Who was Gordon Matta-Clark?
Gordon Matta-Clark was a well-known artist who was primarily active in New York in the 1970s before his death at the age of 35. Even though he went to school to study architecture, he has never professionally practiced this career.
Matta-Clark was one of the most persuasive American artists that set the pace for other contemporary artists. His work has continued to stir debates, both influencing visual art and architecture.
Most of his works revolve around cutting holes in abandoned buildings or unused buildings. Some of his important pieces include Day’s End (1975), Splitting (1974) and the Conical intersect (1975).
Matta-Clark had a particular interest in voids, gaps, and especially abandoned space. In the case of Splitting, he and helpers intentionally split a house, idle, and marked for demolition, in two parts. A vertical slice now separated an old frame house in New Jersey, owned by New York art dealer Holly Solomon. A film was produced, showing Matta and his friends struggling to create a split through the center of the building.
The team jacked up the construction and belled the cinder block supporting it, with one part lowered back down. The bisect produced an ephemeral display of light inside the interior of the house, creating a kind of sundial on an outstanding scale.
The house doesn’t stand today to serve as evidence, but films and photos show it all. In 1974, authorities had ordered the families residing in this house, situated in a mostly black neighborhood, to vacate. Destroying it was part of an urban renewal project. The family had to leave the building in a hurry, leaving it pilled with some personal belongings. This gave the house a feeling of an inhabited space.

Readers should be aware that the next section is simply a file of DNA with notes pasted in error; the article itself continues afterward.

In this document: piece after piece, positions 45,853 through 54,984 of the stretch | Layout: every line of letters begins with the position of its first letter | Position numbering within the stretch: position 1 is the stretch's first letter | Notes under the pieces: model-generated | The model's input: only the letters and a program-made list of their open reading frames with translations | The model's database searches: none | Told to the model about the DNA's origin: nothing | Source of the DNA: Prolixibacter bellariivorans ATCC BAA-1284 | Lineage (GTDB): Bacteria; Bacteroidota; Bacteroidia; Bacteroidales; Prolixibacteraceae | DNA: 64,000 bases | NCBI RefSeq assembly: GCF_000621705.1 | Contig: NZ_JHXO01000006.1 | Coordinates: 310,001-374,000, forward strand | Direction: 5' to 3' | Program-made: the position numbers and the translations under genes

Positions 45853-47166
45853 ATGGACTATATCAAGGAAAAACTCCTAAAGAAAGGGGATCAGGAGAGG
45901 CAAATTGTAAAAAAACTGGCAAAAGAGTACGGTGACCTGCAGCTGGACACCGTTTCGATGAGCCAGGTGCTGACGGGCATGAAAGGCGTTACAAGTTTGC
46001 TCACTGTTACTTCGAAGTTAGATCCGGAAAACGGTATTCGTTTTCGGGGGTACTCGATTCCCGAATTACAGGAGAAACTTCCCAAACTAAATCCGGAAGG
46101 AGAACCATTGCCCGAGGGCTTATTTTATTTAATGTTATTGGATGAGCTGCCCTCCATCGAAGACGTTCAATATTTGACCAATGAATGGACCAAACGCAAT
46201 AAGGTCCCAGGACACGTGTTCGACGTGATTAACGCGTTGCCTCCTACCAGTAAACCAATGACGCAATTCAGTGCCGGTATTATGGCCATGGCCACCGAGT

The choice of the building was inspired by Matta-Clark’s search for expressions of everyday life. He called these types of building non.u.mental. He understood architecture as a reflection of dominant social structures.
These areas also attracted the artist because they offered an excellent environment to practice his career. He didn’t worry whether this work would be buried by the surrounding desolation but tried to transform how people looked at art.
Video: Splitting documentary
Risk & Presentation
The project was hazardous. Splitting a building into two is against the rules of gravity and the architectural rules. However, the artist designed this work to be contemplated from within. Several months after completing the work, the artist invited select members of the art community to witness the project in person.
Solomon and Matta-Clark decided to open some space for art and presentation. They wanted to show the public commitment and their statement about the need for art to transform in a social-political context. Several papers then complained and criticized the work. Most of them stated that Matta-Clark had intentionally violated the sanctity and dignity of such buildings.
322 Humphrey Street, Englewood, New Jersey
Video: Field trip to Splitting
Matta-Clark was a daredevil. The film shows his guts in climbing around the structure that is almost collapsing. In return, Splitting has been termed as one of the premier moments of a period in which revolutionary and other sculptures cohabits with theoretical art.
Matta-Clark understood the psychic power of buildings over human beings. He noted that his main aim in Splitting was to convert this building into a state of mind. He wanted to show a sense of responsibility and conservation to the public. By removing the cinderblock, Matta-Clark also removed the stability of this middle-class house.
Matta-Clark died of cancer at a young age, but his work remains representative of what he stood for. Over his short career, he produced over 20 films, which show his architectural explorations and interventions. Most of his works have served as an influence to other contemporary artists, including Rachel Whiteread and Matthew Barney.